The American gaming giant Mattel, in times of the global fight against the epidemic, pays tribute to six women involved in the world of medicine in different countries; And she does this by making as many dolls as possible from the famous Barbie model inspired by her features. The news bounces from the US and reaches the British media, which underscores how the honor is being directed, among other things, to Professor Sarah Gilbert, director of the prestigious Jenner Institute at Oxford University and the ‘mother’ of the first Covid vaccine developed on the planet, which it produced Later the Anglo-Swedish group of medicines AstraZeneca.
Virologist Barbie, inspired by the creator of the AstraZeneca vaccine
Mattel chose, as well as Gilbert (who had recently decorated himself in his homeland with the order of the former British Empire bestowed by the Queen at the suggestion of Boris Johnson’s government and the title of Lady), for his modern image. “Barbie-Scientists” include two American health workers, Amy O’Sullivan and Audrey Cruz, Canadian activist Chica Stacy Orewa, Brazilian researcher Jacqueline Joyce de Jesus, and Australian doctor Kirby White.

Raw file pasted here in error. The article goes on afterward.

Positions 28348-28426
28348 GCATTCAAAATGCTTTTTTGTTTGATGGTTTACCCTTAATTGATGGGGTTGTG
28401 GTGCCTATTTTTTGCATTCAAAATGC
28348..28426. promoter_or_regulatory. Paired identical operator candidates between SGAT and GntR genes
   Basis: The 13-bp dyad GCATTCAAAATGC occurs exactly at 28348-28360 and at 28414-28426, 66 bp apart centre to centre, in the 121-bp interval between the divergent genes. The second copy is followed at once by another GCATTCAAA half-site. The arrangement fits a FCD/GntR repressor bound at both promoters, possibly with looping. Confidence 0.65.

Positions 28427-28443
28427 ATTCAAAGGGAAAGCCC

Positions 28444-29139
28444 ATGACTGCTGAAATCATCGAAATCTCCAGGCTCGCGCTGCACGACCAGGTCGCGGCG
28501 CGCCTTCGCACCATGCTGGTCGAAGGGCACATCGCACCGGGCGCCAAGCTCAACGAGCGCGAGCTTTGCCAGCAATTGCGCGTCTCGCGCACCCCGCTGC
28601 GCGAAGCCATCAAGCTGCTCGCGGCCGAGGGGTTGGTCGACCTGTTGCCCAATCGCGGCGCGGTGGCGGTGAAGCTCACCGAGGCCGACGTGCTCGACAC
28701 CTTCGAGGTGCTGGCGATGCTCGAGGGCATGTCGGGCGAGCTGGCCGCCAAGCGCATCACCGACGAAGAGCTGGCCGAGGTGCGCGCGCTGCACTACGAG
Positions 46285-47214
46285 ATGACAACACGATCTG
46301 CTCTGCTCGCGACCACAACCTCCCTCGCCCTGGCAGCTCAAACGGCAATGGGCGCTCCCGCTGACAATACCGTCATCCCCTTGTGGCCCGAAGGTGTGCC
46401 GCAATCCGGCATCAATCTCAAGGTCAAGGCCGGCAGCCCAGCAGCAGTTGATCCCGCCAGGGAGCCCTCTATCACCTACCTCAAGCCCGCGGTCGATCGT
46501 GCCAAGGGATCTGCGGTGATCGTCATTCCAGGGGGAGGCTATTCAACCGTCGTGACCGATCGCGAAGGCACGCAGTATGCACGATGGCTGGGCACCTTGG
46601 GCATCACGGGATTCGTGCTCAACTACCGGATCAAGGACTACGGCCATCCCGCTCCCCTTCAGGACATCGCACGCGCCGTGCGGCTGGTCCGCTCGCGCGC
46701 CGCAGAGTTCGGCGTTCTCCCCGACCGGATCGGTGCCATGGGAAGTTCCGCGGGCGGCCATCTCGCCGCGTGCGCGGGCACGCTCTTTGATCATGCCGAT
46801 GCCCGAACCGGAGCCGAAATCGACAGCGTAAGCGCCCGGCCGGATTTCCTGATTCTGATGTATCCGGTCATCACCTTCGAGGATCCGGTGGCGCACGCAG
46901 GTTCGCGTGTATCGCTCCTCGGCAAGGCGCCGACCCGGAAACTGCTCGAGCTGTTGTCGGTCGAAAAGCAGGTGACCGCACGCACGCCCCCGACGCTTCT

The director of the Jenner Institute accepted the tribute with some embarrassment, but essentially voluntarily. It was “very strange” news, he smiled, expressing hope that the initiative would “inspire a new generation”.
The British academic added: “I hope the doll that has been assigned to me will introduce girls to a future profession that they may not know anything about”, and perhaps inspire them with a dream of becoming “inoculation specialists”. “We are meant to be a form of acknowledgment of the enormous sacrifices faced by those who serve as front-line heroes to confront the pandemic and the resulting challenges,” confirmed outsider Lisa McKnight, vice president in charge of the dolls sector, to Mattel. A way to “enlighten their efforts, and share stories that a platform like Barbie can inspire future generations,” he continued, expressing the belief that new models could “nourish children’s imaginations toward the role models these heroines set.”
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